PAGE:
Saturday, February 02, 2019

Forget flood. Interview ... no, don't

Often, the best answer to a Stupid Question is "no, but thanks for asking." That won't work in this case, because the problem isn't that the hed is asking a question that the story answers; it's asking a question before which journalism must either stand mute or, you know, break out the tools of the supernatural. And that way lies witch-burning.

Earlier this week, the Christian Broadcasting Network's chief political analyst teed up a question for White House Press Secretary Sarah Sanders.

"Does it kind of blow your mind that someone like Donald Trump, who is sitting in the Oval Office," said CBN's David Brody, "I know you can list the accomplishments, but at the same time just from a spiritual perspective, there are a lot of Christians who believe that for such a time as this ..."

"For such a time as this" is the key phrase in that sentence. It's a quotation from the Bible's Book of Esther, in which an unlikely savior delivers the Jews from persecution.

Sanders picked up on Brody's biblical implication and ran with it.

"I think God calls all of us to fill different roles at different times," said Sanders, an evangelical Christian herself. "And I think he wanted Donald Trump to become president and that's why he's there."

While Sanders' statement may have raised secular Americans' eyebrows, many white evangelicals likely agree with her. According to a 2017 survey by Public Religion Research Institute, more than half (57%) say God played a "major role" in the 2016 presidential election.

If your eyebrows haven't already been raised by Axis Sarah, it's hard to see why this would get their attention. But you might have also gathered that you're not going to get the interview that the headline promised.

That view is particularly pronounced among charismatic and Pentecostal Christians, a subset of evangelicalism that puts special emphasis on prophecies, believing that God is omnipotent, immanent and extremely active. That is, all-powerful and present in all areas of existence.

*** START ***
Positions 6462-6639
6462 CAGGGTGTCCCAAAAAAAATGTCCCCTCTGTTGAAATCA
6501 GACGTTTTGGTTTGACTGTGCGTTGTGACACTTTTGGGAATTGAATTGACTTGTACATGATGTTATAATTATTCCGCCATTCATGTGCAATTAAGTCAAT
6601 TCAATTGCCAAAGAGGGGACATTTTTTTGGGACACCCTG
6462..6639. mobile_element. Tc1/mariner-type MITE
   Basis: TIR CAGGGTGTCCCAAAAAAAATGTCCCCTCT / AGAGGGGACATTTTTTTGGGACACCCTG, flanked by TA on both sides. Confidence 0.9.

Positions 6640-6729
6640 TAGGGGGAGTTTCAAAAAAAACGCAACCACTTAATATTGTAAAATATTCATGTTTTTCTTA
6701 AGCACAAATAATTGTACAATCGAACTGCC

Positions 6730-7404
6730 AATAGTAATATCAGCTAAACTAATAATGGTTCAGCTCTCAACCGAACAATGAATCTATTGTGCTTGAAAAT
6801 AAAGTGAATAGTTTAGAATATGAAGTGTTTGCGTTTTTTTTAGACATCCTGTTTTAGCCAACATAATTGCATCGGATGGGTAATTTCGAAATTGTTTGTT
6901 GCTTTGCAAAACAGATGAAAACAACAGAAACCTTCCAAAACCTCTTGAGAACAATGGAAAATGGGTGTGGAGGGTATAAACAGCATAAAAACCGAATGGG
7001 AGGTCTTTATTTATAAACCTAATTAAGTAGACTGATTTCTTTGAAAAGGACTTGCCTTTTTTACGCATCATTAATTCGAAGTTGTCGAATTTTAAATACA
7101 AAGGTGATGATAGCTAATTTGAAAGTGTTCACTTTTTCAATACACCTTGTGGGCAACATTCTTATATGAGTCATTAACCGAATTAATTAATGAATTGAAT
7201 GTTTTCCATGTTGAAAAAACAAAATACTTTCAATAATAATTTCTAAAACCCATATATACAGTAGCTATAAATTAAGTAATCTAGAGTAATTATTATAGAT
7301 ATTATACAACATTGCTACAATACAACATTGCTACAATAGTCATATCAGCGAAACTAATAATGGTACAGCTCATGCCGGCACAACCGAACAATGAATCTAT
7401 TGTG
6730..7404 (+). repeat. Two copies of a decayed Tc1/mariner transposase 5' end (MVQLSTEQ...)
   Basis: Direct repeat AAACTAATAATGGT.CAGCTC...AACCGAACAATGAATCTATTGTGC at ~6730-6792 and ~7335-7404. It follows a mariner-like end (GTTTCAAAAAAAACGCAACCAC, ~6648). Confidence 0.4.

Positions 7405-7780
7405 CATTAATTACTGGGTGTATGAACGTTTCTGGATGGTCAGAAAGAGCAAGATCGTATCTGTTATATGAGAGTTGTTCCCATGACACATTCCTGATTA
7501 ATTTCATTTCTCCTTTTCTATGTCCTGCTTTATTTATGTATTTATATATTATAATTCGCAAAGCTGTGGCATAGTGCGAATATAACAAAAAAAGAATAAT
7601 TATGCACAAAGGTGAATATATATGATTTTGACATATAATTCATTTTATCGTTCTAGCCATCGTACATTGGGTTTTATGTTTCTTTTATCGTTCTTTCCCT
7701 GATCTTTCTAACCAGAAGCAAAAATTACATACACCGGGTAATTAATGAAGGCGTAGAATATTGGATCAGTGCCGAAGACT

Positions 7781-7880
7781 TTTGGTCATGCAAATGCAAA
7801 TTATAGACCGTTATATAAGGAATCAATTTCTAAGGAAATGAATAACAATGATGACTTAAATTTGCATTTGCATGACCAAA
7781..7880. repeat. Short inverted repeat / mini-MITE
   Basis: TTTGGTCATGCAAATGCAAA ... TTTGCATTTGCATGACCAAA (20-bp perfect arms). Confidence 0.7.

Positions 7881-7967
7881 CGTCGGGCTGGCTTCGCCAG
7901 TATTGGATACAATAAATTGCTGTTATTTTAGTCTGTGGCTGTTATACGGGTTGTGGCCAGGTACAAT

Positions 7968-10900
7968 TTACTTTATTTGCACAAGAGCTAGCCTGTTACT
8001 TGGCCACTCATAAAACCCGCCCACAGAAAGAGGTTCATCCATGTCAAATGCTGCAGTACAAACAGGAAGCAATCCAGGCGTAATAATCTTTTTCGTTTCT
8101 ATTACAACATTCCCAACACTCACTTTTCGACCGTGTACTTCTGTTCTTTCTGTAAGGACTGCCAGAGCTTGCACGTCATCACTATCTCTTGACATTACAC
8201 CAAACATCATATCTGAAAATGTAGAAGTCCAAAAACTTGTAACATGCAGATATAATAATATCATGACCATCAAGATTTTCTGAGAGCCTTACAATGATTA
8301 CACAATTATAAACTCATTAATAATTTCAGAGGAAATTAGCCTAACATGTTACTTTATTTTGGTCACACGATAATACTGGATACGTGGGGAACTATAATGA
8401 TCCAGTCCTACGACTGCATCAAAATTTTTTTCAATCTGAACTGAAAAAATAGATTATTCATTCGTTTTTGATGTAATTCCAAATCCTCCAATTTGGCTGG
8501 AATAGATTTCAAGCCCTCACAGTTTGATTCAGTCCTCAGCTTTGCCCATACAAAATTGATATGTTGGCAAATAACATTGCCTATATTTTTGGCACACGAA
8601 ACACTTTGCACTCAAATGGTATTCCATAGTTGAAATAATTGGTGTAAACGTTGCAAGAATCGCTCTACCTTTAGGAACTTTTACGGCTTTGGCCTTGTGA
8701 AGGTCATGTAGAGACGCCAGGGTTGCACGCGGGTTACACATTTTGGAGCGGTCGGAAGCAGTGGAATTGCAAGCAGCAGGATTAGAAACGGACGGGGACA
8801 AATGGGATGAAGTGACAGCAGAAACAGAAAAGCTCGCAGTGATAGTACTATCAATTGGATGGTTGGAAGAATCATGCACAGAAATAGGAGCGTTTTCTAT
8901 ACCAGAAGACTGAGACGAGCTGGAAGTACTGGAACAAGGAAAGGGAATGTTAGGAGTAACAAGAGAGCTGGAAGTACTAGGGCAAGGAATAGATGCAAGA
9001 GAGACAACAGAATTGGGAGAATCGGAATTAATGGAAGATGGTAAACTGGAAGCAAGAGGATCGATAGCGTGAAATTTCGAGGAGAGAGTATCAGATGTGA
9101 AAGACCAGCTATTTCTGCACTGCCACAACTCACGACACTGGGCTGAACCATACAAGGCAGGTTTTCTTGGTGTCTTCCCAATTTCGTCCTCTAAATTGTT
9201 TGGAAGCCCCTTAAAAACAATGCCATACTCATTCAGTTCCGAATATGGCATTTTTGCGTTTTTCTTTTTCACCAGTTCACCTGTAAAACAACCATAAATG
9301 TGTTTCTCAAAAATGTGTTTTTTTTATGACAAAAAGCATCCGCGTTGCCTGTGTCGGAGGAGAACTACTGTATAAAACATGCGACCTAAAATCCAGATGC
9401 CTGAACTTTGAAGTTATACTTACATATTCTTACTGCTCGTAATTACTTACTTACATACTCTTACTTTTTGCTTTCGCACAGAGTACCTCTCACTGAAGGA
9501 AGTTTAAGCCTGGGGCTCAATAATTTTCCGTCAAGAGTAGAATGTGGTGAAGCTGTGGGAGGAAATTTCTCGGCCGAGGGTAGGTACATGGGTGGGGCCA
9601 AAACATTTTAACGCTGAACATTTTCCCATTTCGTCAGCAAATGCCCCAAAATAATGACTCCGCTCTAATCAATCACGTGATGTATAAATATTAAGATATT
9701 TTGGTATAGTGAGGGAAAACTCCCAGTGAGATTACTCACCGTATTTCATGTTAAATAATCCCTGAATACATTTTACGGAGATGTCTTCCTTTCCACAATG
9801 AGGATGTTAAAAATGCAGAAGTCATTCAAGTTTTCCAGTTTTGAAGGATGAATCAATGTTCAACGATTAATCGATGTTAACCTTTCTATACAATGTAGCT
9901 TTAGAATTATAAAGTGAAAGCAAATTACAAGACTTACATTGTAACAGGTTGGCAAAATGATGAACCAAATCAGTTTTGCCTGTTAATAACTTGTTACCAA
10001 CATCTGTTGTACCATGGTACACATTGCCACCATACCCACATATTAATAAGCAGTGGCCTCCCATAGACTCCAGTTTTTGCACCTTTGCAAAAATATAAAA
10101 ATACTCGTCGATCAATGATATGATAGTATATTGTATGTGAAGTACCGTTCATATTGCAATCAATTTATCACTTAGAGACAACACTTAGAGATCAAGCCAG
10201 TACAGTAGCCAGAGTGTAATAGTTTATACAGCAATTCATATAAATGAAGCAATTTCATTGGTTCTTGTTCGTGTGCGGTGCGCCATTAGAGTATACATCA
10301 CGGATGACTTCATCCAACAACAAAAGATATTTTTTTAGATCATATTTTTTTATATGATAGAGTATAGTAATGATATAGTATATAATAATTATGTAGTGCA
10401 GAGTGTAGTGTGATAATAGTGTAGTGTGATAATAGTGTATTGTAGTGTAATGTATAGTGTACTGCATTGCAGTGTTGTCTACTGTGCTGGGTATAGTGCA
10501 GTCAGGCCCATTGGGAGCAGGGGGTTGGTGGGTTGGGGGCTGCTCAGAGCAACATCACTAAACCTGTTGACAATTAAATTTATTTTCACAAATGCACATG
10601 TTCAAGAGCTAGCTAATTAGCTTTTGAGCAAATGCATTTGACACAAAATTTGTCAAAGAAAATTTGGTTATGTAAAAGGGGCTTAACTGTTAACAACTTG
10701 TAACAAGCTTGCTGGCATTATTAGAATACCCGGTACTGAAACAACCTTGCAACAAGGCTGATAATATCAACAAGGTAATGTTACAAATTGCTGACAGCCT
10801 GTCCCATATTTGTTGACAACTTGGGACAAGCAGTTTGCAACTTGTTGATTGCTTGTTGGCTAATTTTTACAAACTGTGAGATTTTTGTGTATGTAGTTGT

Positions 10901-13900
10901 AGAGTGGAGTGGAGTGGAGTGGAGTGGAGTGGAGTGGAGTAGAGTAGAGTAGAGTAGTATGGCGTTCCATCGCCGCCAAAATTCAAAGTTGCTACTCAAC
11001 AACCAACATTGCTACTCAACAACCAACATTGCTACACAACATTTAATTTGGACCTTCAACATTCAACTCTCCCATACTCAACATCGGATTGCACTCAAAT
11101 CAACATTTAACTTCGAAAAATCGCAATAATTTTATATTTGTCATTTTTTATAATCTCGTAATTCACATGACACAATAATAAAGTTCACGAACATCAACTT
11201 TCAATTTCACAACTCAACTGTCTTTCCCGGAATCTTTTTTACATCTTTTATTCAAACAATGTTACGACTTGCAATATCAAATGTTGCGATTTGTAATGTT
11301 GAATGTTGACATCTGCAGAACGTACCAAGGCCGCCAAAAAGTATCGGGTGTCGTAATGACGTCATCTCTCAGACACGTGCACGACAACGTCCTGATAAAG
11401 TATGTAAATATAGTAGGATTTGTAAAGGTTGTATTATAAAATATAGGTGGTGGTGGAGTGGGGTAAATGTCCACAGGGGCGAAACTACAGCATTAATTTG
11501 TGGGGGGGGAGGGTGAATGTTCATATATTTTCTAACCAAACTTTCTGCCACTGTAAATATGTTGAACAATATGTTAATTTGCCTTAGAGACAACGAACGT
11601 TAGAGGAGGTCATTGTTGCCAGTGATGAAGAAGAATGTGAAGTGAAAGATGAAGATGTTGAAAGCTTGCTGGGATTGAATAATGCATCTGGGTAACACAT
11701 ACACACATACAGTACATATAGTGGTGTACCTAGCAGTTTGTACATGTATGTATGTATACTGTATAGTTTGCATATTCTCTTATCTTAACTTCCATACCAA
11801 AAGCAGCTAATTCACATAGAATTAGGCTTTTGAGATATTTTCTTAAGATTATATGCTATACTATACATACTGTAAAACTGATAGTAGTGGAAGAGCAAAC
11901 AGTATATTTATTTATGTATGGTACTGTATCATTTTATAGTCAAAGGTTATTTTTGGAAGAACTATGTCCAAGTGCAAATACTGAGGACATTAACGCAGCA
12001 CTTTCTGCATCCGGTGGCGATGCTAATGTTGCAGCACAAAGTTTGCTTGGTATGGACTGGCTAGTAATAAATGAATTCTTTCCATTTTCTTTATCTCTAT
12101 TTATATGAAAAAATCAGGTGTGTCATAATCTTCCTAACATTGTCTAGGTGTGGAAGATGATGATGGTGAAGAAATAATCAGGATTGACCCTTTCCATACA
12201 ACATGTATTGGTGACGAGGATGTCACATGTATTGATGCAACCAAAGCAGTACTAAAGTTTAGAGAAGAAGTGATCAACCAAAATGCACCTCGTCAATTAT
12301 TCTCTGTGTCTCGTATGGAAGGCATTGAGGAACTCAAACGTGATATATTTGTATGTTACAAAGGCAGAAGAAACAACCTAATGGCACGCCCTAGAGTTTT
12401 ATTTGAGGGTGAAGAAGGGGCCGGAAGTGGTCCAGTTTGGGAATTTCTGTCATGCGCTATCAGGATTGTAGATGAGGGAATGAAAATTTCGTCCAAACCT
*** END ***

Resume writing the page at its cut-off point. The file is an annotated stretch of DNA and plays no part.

The fullest accounting of this view comes in Stephen Strang's book "God and Donald Trump," in which the Pentecostal publisher writes that evangelicals had been praying for deliverance from an overbearing, hostile (and Democratic) federal government.

Trump, Strang says, was the answer to their prayers.

... But if a majority of Trump's white evangelical base believes that God wanted him to be president, many other Christians do not agree.

Less than half of non-white Protestants (47%) and fewer than a quarter of white mainline Protestants (21%) and Catholics (22%) say God played a major role in the 2016 election, according to the PRRI survey.

Now we're getting somewhere (not, of course, into answering the Stupid Question), but we're straying off into guesswork to do so. These are questions about what people think God did, not what people think God wanted. Specifically,  about what English-speaking Protestants (with a side of Catholics) think, and that seems a rather narrow view of the interaction of religion and politics.

To some extent, the question of God's role in the 2016 election is impossible to answer. After all, who among us can claim to know the mind of God? 

If you need your religion editor to point out that -- with some qualifications, mind -- we can't entirely answer what God was up to in the 2016 election, you're doing it wrong. (Hell, we can't entirely answer what the Russians were up to, and Russia's on the map.) And quite a few among us feel that life is but a joke claim to know the mind of God. Traditionally, we ask them to buy an ad.

If you want to analyze public opinion, fine. Just keep the emphasis on questions that were actually asked -- and entities that actually pick up the phone.

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Blogger Q. Pheevr said...

I salute your perseverance in getting through this piece. I would have given up on it after trying to parse the quote in the second paragraph, which as far as I can tell is complete gibberish.

12:06 AM, February 03, 2019  

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